It is forbidden to wear clogs! Saving energy under Maria Theresa and Joseph II

Reutenauer’s iron economy stove as depicted in an illustrated atlas of factories in the Austrian monarchy, 1845

The Josephinian 'economy coffin'

Because people were using more and more energy and wood was in increasingly short supply, Maria Theresa and Joseph II ordered the population to save energy. While the ‘economy stove’ was a great success, there was considerable resistance to the ‘economy coffin’.

Reutenauer’s iron economy stove as depicted in an illustrated atlas of factories in the Austrian monarchy, 1845

The Josephinian 'economy coffin'

In the second half of the eighteenth century wood was the number one source of energy both for businesses and for private households. In line with the increasing demand, the price of wood varied considerably from region to region. Until the arrival of the railways the only viable way to transport wood over long distances was to float it down rivers on rafts, and this provided seasonal employment for a large number of people.

In order to provide both the population and industry with more energy Maria Theresa and Joseph II on the one hand promoted the increased production of timber. Nurseries, spruce monocultures and reforestation were seen as ways of increasing the yield. On the other hand numerous bans and orders such as Maria Theresa’s Forest Order of 1767 regulated the consumption of wood by, for example, placing more severe punishments on the unauthorized removal of timber. The rural population regarded these decrees imposed by the authorities as an infringement of their traditional rights of use.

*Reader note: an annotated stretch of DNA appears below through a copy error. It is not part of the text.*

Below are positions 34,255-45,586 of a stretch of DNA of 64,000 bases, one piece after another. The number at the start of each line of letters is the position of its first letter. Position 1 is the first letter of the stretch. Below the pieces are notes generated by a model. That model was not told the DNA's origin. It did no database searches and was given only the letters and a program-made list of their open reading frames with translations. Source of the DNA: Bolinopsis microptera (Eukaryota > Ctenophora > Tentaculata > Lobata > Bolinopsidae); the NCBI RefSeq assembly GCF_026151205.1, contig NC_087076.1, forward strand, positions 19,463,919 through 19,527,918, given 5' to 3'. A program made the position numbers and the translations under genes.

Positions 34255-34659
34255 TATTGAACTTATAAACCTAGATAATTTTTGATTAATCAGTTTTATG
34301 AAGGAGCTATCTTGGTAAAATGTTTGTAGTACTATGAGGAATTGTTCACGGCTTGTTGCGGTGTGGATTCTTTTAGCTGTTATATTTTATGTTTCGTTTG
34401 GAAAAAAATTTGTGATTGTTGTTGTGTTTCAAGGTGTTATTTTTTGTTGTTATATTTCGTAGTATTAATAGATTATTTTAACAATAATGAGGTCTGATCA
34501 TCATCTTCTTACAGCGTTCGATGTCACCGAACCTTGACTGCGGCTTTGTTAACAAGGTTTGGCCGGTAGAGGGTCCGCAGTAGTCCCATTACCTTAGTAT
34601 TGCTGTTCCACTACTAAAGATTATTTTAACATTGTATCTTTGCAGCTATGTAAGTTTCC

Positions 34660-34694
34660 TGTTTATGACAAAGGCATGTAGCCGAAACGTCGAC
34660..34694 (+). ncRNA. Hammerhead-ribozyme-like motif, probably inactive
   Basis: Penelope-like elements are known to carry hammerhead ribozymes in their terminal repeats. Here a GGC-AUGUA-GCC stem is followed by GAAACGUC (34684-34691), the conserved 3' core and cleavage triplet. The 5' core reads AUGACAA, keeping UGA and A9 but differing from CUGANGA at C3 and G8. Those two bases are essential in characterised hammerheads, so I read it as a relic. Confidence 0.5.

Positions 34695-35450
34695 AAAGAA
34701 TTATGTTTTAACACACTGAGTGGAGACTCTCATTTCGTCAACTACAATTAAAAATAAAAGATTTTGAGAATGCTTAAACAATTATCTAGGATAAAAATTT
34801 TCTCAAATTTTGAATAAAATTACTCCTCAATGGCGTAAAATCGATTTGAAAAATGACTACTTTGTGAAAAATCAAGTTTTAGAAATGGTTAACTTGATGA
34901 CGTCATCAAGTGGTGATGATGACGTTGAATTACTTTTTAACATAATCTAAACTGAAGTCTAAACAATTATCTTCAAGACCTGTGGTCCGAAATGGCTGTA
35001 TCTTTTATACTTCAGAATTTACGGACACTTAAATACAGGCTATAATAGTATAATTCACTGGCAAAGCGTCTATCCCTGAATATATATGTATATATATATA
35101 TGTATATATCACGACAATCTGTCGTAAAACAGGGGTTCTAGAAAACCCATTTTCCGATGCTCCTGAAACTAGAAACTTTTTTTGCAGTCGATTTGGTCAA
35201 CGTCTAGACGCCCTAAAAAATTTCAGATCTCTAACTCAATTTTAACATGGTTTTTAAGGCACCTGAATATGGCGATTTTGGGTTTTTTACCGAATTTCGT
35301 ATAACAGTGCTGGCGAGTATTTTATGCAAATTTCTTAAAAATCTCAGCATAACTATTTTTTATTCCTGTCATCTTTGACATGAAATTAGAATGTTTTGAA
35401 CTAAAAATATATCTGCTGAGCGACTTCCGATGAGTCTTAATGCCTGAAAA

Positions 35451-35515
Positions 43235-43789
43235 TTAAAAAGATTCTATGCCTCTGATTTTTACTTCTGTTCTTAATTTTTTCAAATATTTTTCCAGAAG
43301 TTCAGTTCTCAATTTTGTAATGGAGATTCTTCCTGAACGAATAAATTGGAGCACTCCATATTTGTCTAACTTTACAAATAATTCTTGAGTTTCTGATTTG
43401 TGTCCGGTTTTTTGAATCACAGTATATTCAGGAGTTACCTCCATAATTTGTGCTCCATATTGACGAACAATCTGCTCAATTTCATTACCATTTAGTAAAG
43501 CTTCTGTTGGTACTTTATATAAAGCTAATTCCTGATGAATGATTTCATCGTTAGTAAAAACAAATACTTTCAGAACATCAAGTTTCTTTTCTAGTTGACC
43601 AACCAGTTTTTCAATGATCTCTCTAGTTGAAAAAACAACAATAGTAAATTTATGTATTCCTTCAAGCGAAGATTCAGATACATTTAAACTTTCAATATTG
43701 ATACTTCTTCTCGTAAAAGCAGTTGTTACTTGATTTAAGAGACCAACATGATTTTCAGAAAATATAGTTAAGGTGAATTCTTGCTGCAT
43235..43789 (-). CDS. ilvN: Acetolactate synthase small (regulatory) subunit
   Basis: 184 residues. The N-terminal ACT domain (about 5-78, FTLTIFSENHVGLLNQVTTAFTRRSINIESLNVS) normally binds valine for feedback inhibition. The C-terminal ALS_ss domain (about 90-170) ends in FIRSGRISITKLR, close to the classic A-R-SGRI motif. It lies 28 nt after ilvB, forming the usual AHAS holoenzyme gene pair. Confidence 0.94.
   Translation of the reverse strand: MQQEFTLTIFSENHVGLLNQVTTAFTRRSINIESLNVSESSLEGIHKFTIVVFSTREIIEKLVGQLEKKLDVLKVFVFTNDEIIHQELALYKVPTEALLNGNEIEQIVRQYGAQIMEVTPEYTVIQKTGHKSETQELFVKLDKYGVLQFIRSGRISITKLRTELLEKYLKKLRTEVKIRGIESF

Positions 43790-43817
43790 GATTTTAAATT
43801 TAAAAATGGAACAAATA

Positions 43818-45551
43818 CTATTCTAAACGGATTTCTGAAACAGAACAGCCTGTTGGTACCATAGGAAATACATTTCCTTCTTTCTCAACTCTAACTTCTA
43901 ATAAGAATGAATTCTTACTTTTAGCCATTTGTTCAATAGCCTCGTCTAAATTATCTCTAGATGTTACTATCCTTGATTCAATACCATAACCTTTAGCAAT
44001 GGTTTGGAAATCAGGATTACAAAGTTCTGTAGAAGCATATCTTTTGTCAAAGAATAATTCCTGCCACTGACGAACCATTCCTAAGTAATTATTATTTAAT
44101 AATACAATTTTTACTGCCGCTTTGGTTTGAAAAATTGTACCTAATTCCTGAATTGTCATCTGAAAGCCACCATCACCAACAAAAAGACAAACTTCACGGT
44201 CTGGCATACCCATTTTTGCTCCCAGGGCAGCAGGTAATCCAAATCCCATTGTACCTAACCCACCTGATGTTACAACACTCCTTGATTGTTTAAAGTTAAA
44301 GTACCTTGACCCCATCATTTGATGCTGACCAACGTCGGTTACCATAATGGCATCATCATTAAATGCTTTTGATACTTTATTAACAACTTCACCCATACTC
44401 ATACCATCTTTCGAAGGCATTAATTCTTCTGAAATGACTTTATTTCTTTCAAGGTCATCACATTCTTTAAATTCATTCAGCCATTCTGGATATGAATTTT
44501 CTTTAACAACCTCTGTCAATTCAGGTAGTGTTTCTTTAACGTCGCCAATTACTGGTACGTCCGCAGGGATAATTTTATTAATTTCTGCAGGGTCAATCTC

Less wood was also used by the ‘economy stove’, which was intensively promoted especially in Vienna from the end of the eighteenth century and which replaced open fires in a gradual development lasting until the middle of the nineteenth century. Other ways in which people tried to reduce the consumption of wood and energy were by making windows smaller or by using two sets of windows to provide better insulation. There were other measures imposed by the authorities that were unpopular and also less appropriate, the most famous being the so-called ‘economy coffin’. Other measures which it proved impossible to implement were the use of less timber in building houses and bans on Midsummer Night fires, maypoles and clogs.

Christina Linsboth